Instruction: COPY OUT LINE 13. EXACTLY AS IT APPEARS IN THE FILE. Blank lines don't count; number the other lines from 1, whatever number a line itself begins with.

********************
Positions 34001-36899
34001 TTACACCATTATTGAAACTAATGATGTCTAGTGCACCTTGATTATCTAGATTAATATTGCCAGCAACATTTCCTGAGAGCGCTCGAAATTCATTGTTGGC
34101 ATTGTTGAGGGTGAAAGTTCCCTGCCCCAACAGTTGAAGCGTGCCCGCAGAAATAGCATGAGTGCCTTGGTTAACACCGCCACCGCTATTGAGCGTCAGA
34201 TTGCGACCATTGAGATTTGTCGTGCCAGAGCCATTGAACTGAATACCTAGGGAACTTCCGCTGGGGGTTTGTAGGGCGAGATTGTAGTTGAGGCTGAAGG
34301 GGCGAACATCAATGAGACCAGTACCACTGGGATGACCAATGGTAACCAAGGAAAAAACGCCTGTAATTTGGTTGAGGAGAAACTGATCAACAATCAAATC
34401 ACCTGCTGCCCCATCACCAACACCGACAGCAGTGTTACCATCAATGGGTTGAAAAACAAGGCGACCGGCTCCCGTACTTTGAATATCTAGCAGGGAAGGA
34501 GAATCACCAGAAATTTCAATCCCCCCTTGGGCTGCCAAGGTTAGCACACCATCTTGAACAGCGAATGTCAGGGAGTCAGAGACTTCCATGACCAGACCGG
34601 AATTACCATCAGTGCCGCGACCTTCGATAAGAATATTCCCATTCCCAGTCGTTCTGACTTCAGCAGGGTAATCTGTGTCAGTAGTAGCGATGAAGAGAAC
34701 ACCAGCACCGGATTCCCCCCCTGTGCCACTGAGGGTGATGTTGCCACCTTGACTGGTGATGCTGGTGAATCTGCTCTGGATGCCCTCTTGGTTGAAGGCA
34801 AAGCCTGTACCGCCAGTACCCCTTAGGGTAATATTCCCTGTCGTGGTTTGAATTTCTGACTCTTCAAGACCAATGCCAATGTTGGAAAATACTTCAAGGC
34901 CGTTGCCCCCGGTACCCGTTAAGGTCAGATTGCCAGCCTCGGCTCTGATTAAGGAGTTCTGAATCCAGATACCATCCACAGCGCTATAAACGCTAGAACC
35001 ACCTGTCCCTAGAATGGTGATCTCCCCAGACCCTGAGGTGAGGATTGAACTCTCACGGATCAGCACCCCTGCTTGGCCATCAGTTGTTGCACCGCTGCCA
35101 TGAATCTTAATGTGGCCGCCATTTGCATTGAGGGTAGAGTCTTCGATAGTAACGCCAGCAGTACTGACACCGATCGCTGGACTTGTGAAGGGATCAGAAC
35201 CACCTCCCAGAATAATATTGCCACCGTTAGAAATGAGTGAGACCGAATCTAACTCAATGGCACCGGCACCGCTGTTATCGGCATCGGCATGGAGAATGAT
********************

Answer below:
35101 TGAATCTTAATGTGGCCGCCATTTGCATTGAGGGTAGAGTCTTCGATAGTAACGCCAGCAGTACTGACACCGATCGCTGGACTTGTGAAGGGATCAGAAC